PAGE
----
Icebreaker Game: Count-Off

Posted by Doc
Apr 19 2009

I don’t know if this game has another name, nor where it comes from originally.  I learned it in ThoughtWorks Immersion in Pune, India in July of 2008. If anyone knows the origin, let me know. Mostly I call it the 5/7 game, but have decided to give it a more official-sounding name. 🙂


Have the entire group stand in a circle (or any geometric shape in which they can all see each other). Standing is important. If you have someone who cannot stand – someone wheelchair-bound, for example – they can play as long as they have a way to turn in a circle in place.


We’re going to count off, starting at one and going around the circle clockwise, each person saying their number aloud. Just to be clear, the first person says “one”, the second person says “two”, and so on.

When you say a number that is a multiple of five, you clap your hands.  Yes, that includes five and ten and so on.

When you say a number that is a multiple of seven, you turn around in place. No, it doesn’t matter which direction you turn in, so long as you turn around. So that includes seven and fourteen and twenty-one and so on.

When you say a number that is a multiple of both five and seven, do both things – clap and turn.

Is everyone clear?

Now, if you don’t do what you’re supposed to do – clap or turn – or you do what you’re not supposed to do, you’re “out” and you step out of the circle – you can sit down or whatever you like, as long as you don’t interfere with the game.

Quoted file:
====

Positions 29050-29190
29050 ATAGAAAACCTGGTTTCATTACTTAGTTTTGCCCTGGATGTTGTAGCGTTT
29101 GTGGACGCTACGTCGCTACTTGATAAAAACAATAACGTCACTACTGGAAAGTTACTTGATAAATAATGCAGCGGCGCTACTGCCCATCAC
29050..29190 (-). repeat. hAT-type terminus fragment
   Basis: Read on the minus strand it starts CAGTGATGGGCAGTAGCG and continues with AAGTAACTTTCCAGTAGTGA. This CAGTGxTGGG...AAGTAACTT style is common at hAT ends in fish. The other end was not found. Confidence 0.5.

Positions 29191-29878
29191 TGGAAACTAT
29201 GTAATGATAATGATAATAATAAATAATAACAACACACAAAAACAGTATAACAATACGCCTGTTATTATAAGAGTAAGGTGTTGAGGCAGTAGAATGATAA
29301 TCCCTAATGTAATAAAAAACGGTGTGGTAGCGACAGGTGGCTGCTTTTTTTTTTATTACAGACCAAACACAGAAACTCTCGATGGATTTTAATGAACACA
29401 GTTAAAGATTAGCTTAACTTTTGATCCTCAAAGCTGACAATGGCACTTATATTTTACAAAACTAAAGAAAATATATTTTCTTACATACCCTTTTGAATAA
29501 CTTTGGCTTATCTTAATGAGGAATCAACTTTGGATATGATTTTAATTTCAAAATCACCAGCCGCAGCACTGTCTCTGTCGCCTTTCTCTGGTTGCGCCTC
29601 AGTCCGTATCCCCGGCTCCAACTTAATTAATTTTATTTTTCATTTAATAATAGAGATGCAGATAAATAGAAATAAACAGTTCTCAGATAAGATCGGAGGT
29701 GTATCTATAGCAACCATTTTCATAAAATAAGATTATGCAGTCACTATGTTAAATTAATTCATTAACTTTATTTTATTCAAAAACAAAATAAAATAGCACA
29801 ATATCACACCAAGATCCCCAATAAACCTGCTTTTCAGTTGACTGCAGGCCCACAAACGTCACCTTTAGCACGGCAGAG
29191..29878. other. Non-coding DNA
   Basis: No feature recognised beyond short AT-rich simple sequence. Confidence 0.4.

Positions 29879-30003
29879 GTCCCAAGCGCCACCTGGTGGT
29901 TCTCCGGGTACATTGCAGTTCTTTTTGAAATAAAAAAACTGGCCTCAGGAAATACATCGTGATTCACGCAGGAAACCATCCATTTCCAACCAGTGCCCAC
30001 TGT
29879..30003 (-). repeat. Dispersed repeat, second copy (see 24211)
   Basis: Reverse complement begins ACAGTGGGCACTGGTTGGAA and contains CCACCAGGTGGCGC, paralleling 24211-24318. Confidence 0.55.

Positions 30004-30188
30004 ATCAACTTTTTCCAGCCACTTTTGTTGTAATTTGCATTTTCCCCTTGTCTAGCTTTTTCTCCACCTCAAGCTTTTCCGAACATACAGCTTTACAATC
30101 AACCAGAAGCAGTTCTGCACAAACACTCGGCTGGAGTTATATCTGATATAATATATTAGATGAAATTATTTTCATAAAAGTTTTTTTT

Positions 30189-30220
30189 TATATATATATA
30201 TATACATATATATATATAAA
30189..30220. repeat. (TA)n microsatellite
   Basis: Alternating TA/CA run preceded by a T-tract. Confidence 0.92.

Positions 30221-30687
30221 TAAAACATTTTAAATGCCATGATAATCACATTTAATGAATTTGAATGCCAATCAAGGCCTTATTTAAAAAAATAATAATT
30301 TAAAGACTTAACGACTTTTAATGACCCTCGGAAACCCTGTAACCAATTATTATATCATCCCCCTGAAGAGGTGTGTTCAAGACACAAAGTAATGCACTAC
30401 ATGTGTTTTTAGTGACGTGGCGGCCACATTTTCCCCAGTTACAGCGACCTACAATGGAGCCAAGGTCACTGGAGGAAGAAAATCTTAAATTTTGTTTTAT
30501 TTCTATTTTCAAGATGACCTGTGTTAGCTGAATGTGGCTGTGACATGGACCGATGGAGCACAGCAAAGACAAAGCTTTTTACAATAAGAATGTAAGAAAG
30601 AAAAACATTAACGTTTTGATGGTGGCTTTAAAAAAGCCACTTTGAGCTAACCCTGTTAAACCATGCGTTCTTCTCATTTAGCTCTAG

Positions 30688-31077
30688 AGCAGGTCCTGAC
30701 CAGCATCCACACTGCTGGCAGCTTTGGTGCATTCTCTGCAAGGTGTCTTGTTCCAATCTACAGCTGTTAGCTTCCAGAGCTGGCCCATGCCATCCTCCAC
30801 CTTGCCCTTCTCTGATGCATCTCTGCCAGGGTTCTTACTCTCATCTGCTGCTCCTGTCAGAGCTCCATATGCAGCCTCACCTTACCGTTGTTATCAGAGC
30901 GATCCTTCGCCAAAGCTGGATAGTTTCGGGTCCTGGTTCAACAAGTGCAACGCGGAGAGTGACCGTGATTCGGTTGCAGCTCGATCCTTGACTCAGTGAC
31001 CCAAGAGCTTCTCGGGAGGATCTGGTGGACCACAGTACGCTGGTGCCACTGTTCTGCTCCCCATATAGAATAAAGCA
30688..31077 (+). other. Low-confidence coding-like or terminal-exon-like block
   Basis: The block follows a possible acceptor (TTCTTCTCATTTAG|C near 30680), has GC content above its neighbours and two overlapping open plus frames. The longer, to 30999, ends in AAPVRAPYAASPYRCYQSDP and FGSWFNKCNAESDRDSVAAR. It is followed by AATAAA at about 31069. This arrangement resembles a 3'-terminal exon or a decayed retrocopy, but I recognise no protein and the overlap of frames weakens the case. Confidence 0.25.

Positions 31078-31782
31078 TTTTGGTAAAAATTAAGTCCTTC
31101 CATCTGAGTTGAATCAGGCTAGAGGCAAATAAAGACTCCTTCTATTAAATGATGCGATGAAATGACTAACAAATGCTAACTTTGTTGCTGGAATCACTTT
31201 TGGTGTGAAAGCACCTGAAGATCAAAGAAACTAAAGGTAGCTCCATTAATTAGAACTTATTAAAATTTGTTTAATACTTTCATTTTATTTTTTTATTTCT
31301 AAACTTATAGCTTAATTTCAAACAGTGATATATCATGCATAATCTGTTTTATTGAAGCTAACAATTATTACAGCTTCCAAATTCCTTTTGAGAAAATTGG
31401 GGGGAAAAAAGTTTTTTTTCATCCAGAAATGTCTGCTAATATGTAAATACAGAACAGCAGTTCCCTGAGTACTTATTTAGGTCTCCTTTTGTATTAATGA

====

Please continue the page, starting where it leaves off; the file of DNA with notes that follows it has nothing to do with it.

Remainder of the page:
If we’re not sure whether someone did or didn’t do something, the group as a whole will decide.  We’ll see when we come to it.


Notes for the Facilitator

There will be some things that will likely come up:

  • “Oh, I didn’t know I was supposed to do BOTH things!” (on 35)
  • Lots of laughter
  • When the group gets down to seven people, the seventh person will be turning around every time around the circle, and turning and clapping every fifth time around the circle
  • When the group gets down to five people, the fifth person will be clapping every time around the circle, and…
  • If someone is a little late with clapping or turning, let the group decide whether they’re out or still in
  • Having something – some little trophy or toy – to recognize the winner is fun – let them hold it either until the end of the event, or until the next game/round (I’ve done more than one in longer events, because it’s so much fun and the first round is very short for some people)

Personally, I’ve never been in a group that got higher than 80-something.  And that was getting pretty challenging. Feel free to play or not as you choose. If I play, I don’t throw the game.

With a large group (the largest I’ve done it with is about 25), it can take a while.  And it’s worth it.  The ones who get eliminated keep up the spirit, rooting for their favorites, taunting their friends, and helping to decide on the close calls.

3 Responses

  1. Anand says:

    I remember playing this game as a kid in India. We used to call it Fizz Buzz. Apparently there are multiple versions of it called Bizz Buzz etc..

    Here is a wikipedia entry

    We used to mostly play it in school to memorize maths tables.

  2. aretae says:

    We called it Crash Boom Bang in 5th grade : 3,4, and 5 … but after a bunch of us were finding it too easy…we added some more: 7-Splat 11-Squish 13-Kaboom.

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